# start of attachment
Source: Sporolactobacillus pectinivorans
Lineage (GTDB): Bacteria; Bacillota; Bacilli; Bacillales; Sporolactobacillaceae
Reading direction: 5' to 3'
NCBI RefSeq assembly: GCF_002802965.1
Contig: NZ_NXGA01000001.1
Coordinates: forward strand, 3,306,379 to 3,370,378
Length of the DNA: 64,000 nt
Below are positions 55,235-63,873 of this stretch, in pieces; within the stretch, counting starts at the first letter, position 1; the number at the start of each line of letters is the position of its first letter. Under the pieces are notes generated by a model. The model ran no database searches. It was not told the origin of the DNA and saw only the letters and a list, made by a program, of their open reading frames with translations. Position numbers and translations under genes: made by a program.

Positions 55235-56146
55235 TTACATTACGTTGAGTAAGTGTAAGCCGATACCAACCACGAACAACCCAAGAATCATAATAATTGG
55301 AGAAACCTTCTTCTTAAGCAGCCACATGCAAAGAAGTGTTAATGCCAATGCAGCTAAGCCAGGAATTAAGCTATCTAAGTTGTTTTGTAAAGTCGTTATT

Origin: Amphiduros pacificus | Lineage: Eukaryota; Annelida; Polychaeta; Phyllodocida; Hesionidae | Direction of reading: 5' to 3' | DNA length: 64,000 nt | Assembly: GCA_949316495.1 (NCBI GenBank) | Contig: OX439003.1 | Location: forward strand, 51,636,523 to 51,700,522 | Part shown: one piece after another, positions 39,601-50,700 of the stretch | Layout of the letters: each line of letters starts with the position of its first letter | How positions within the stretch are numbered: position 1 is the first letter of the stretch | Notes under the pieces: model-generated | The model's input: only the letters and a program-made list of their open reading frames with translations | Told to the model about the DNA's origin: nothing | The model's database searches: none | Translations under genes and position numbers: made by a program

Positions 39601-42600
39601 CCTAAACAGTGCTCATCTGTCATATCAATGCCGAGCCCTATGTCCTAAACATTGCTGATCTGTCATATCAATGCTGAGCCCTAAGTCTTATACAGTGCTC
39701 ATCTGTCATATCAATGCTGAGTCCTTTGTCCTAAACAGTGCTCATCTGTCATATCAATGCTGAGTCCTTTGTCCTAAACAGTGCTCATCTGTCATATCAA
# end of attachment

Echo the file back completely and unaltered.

Source: Sporolactobacillus pectinivorans
Lineage (GTDB): Bacteria; Bacillota; Bacilli; Bacillales; Sporolactobacillaceae
Reading direction: 5' to 3'
NCBI RefSeq assembly: GCF_002802965.1
Contig: NZ_NXGA01000001.1
Coordinates: forward strand, 3,306,379 to 3,370,378
Length of the DNA: 64,000 nt
Below are positions 55,235-63,873 of this stretch, in pieces; within the stretch, counting starts at the first letter, position 1; the number at the start of each line of letters is the position of its first letter. Under the pieces are notes generated by a model. The model ran no database searches. It was not told the origin of the DNA and saw only the letters and a list, made by a program, of their open reading frames with translations. Position numbers and translations under genes: made by a program.

Positions 55235-56146
55235 TTACATTACGTTGAGTAAGTGTAAGCCGATACCAACCACGAACAACCCAAGAATCATAATAATTGG
55301 AGAAACCTTCTTCTTAAGCAGCCACATGCAAAGAAGTGTTAATGCCAATGCAGCTAAGCCAGGAATTAAGCTATCTAAGTTGTTTTGTAAAGTCGTTATT

Origin: Amphiduros pacificus | Lineage: Eukaryota; Annelida; Polychaeta; Phyllodocida; Hesionidae | Direction of reading: 5' to 3' | DNA length: 64,000 nt | Assembly: GCA_949316495.1 (NCBI GenBank) | Contig: OX439003.1 | Location: forward strand, 51,636,523 to 51,700,522 | Part shown: one piece after another, positions 39,601-50,700 of the stretch | Layout of the letters: each line of letters starts with the position of its first letter | How positions within the stretch are numbered: position 1 is the first letter of the stretch | Notes under the pieces: model-generated | The model's input: only the letters and a program-made list of their open reading frames with translations | Told to the model about the DNA's origin: nothing | The model's database searches: none | Translations under genes and position numbers: made by a program

Positions 39601-42600
39601 CCTAAACAGTGCTCATCTGTCATATCAATGCCGAGCCCTATGTCCTAAACATTGCTGATCTGTCATATCAATGCTGAGCCCTAAGTCTTATACAGTGCTC
39701 ATCTGTCATATCAATGCTGAGTCCTTTGTCCTAAACAGTGCTCATCTGTCATATCAATGCTGAGTCCTTTGTCCTAAACAGTGCTCATCTGTCATATCAA